In a Johns Hopkins Medicine study of patients who underwent adult spinal deformity (ASD) surgery, pre-operative opioid use and pain duration of four or more years were independently associated with higher odds of chronic post-surgery opioid use.
“With this study, we wanted to explore the association between certain pre-surgery factors and chronic, post-surgery opioid use among patients treated surgically for ASD,” says Brian Neuman, M.D., an associate professor of orthopedic surgery at the Johns Hopkins University School of Medicine. “We decided to define chronic opioid use as opioid use one year and two years after ASD surgery.”
The research team reviewed the Johns Hopkins Hospital database of patients who underwent ASD surgery between January 2008 and February 2018. After selecting 119 patients from these records—all of whom were 18 years or older and had the necessary clinical data available—the team analyzed that data, which included the patients’ reported pre-operative health-related quality of life (HRQoL) and their one- and two-year post-operative follow-up. The Centers for Disease Control and Prevention defines health-related quality of life as a person’s “perceived physical and mental health over time.”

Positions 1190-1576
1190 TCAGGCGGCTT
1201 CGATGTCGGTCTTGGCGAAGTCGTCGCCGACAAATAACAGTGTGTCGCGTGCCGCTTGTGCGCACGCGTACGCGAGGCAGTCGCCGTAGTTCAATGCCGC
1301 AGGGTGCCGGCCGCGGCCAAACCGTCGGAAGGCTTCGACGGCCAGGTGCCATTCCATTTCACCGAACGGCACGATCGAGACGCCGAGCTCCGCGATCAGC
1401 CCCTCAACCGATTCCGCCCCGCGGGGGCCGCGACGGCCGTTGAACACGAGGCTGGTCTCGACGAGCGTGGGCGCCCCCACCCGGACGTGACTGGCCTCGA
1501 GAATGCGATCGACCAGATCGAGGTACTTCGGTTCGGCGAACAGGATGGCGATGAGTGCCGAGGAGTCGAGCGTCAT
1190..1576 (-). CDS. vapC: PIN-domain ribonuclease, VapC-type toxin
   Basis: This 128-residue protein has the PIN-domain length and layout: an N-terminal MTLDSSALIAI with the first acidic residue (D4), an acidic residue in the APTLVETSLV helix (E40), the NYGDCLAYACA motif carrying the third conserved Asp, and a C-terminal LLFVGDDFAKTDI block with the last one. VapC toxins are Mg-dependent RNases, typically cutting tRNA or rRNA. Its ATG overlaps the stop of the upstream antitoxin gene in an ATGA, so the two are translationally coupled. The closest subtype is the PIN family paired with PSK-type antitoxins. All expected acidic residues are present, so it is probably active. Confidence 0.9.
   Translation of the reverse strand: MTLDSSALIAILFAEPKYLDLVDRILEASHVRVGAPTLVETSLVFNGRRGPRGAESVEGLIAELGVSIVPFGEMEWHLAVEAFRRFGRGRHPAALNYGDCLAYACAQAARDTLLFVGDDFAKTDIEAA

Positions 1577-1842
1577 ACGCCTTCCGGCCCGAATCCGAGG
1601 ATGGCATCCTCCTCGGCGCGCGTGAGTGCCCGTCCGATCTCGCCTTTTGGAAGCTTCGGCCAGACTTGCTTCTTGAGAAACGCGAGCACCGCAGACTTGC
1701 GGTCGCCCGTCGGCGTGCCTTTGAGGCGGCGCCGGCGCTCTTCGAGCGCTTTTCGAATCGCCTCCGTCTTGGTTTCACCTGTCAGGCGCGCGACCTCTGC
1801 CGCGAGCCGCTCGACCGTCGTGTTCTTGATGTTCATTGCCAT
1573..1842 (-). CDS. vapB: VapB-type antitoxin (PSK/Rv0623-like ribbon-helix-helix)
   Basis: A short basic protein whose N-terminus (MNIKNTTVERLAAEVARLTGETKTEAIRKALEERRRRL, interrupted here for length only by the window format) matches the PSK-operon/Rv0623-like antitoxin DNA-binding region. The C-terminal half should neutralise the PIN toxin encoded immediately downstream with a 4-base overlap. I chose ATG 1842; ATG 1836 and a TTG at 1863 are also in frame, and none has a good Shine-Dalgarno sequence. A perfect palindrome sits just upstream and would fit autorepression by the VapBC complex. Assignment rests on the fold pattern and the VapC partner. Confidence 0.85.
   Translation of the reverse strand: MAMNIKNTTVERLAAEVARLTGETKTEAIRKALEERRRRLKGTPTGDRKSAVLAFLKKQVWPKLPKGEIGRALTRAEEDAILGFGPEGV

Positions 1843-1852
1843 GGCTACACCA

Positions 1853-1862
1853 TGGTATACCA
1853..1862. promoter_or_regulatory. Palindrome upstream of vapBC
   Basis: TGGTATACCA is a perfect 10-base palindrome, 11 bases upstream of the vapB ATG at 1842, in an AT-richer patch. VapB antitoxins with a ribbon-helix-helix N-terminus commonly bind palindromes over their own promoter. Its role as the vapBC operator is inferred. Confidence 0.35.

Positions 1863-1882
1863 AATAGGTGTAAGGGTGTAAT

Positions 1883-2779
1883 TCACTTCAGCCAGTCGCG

Results showed that while factors such as age, sex, and history of smoking were not associated with chronic post-operative opioid use among ASD surgery patients, other factors were: primarily pre-operative opioid use and duration of pre-operative pain. Patients who had engaged in pre-operative opioid use were six times more likely to report chronic opioid use after their operation. Those who had experienced four or more years of pre-operative pain were three times more likely to report post-operative chronic opioid use.
Neuman believes these results can be used to inform pre-operative conversations between surgeons and patients about the risk of post-operative opioid addiction.
“Physicians can explain that while most patients do not become addicted to opioids, pre-operative opioid use and duration of pre-operative pain may increase that risk,” Neuman says. “For patients with multiple risk factors and those concerned about addiction, physicians can offer alternative pain management methods, such as non-narcotic medications, and provide early referrals to pain management specialists. Physicians can also assess if there are any behavioral factors that could be better evaluated by a psychologist who specializes in pain management.”